Projection mapping has been refined and demonstrated several times and places around LA in recent years, notably a holiday light show at the Americana shopping center that turned an ordinary light-colored building into a fantasia of pine-decked windows flecked with snow, with holiday elves scurrying in and out of the windows and across the facade. The display planned for next week will turn the revered LA City Hall into a phantasmagoria of pulsating neon colors that turn into a cascade of fountain spray that ascends from the park's fountain.
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Excerpt: "On New Year's Eve, around midnight, City Hall will disappear.
First, the iconic 85-year-old art deco skyscraper will morph and vibrate with neon patterns, as its windows, walls and edges extend out into the night sky like a trippy hallucination: Electric Daisy Carnival meets Eric Garcetti. And then -- poof! -- the building will be gone. In its place: Grand Park's Arthur J. Will Memorial Fountain blown up to a few times its normal size, shooting brightly colored bursts and streams of water into the air.
No one will get wet, but everyone watching will forget all about the dinky disco ball that slunk down a pole three hours earlier on the other side of the country, overshadowed by thousands of square feet of LED advertisements on every side.
To ring in 2014, downtown's Grand Park will host N.Y.E. LA, a free event expected to attract 15,000 revelers to a closed-off 12-block area from Hope Street to Spring Street. Starting at 6 p.m., partiers can enjoy food trucks, bands, DJs, face painters, sculptures, sign spinners, a dance performance, a cash bar and a photo booth that gives you the option of adding photos of the goofy faces you just made with your friends to an ongoing slideshow being projected onto the Hall of Records.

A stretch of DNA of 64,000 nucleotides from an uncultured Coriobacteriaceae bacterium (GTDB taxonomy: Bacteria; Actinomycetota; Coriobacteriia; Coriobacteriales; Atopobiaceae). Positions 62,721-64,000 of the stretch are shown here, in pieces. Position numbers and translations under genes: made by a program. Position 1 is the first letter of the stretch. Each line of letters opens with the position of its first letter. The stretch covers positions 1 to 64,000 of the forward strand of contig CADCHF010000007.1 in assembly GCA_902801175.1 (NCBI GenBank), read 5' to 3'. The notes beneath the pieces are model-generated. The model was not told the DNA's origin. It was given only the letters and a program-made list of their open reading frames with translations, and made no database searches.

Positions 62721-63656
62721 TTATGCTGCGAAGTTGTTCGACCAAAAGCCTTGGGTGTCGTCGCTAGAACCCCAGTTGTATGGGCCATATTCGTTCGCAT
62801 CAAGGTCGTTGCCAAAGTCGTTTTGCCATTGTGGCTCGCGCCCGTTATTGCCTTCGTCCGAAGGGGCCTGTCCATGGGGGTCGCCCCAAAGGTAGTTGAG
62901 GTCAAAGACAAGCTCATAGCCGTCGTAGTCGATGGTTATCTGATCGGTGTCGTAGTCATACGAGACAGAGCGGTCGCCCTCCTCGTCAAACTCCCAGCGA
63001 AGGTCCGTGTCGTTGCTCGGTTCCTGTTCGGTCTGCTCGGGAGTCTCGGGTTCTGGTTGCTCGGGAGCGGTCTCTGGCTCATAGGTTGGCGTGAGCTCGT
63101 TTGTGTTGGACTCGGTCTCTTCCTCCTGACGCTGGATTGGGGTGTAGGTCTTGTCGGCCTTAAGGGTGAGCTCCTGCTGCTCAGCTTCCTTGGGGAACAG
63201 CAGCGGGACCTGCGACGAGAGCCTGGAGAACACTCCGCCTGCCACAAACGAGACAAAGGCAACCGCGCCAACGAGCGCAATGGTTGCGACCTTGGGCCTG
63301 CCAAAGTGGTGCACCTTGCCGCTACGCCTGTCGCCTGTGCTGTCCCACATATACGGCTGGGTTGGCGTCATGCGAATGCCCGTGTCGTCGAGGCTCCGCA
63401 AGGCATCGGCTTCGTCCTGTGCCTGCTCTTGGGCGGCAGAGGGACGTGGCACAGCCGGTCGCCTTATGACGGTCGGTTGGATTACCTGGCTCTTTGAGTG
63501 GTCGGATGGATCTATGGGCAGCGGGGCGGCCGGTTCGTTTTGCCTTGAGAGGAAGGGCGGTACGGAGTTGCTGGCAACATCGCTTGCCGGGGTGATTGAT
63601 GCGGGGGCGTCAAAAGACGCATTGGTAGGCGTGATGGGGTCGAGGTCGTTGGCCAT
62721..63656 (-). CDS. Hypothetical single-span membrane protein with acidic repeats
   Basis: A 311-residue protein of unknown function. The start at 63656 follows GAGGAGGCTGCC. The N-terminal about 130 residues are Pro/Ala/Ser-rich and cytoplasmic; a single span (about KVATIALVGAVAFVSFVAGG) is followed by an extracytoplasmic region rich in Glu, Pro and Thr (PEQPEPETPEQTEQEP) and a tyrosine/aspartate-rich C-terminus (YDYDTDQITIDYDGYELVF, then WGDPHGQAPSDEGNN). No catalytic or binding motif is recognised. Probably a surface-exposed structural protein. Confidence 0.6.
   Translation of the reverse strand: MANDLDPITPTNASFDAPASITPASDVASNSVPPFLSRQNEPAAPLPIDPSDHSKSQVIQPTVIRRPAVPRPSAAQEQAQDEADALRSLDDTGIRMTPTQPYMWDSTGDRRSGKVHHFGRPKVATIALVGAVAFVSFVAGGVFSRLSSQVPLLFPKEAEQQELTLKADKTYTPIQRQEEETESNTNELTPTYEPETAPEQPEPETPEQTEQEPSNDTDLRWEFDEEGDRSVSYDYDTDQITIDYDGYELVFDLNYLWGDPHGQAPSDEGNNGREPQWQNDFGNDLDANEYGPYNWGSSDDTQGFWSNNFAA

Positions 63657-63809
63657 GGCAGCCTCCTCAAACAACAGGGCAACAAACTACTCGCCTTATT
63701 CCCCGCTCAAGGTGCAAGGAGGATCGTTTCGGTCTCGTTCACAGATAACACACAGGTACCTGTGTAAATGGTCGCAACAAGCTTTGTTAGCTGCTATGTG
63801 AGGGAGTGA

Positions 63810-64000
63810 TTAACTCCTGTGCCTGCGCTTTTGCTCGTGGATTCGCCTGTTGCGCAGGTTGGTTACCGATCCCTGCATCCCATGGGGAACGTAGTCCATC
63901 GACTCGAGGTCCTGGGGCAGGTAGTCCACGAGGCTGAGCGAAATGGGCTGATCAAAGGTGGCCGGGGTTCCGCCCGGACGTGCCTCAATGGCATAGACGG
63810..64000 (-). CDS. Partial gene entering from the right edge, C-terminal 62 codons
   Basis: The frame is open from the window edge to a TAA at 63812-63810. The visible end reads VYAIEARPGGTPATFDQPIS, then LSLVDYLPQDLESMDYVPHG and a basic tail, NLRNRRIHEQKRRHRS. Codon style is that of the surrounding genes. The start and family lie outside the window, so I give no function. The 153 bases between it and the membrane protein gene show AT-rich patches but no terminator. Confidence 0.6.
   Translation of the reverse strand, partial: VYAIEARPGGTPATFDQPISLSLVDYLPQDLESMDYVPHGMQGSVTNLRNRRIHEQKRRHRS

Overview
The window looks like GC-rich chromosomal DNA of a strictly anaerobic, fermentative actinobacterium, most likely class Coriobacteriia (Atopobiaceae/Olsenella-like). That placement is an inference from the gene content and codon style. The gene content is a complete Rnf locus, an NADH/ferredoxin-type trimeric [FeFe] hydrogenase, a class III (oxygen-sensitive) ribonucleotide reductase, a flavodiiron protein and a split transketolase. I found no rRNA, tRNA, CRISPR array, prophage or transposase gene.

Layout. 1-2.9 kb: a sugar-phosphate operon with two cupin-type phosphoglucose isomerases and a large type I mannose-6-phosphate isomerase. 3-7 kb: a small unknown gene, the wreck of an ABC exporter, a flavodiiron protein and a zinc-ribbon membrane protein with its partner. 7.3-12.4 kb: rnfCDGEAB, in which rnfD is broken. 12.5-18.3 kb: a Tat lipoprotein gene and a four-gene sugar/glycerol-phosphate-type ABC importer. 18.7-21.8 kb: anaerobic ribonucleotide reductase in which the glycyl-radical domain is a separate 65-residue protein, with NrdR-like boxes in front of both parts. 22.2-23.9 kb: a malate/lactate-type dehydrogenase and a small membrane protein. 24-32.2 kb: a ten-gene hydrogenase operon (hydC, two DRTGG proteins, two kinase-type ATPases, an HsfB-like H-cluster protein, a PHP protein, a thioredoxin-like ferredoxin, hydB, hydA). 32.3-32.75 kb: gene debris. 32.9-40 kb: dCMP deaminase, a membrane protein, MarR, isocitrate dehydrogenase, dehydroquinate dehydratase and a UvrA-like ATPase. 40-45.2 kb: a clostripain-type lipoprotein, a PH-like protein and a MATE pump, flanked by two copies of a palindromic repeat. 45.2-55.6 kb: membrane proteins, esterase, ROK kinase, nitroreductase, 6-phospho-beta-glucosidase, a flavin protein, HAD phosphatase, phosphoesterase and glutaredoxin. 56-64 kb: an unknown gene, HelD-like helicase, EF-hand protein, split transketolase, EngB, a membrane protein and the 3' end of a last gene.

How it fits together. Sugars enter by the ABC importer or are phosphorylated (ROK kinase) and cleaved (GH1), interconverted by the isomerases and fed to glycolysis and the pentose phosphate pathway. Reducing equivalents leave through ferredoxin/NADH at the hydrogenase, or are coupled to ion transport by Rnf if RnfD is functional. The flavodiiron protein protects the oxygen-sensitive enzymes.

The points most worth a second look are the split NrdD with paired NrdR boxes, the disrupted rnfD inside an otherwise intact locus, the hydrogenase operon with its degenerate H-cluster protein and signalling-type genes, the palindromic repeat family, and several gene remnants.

All this will be awesome, sure, but what organizers are hoping will be the centerpiece -- the part that will go viral the next morning and ignite civic pride among all Angelenos -- is the phantasmagoric 10-minute 3D show, which will prominently feature Grand Park's fountain. The show uses projection mapping, a process that turns objects -- in this case City Hall -- into a display surface for animated video projection.
'As a shared experience, it's like fireworks on steroids,' says project manager Jonathan Keith, who has been working with a team of local visual effects artists, animators, programmers, engineers and production designers since the beginning of October. The show itself will make use of a 20-foot stack of five 40,000-lumen projectors, each of which weighs 500 pounds and can convey brighter and sharper images than any other projector in existence."
London demonstration of the projection mapping technology LA will use on New Year's: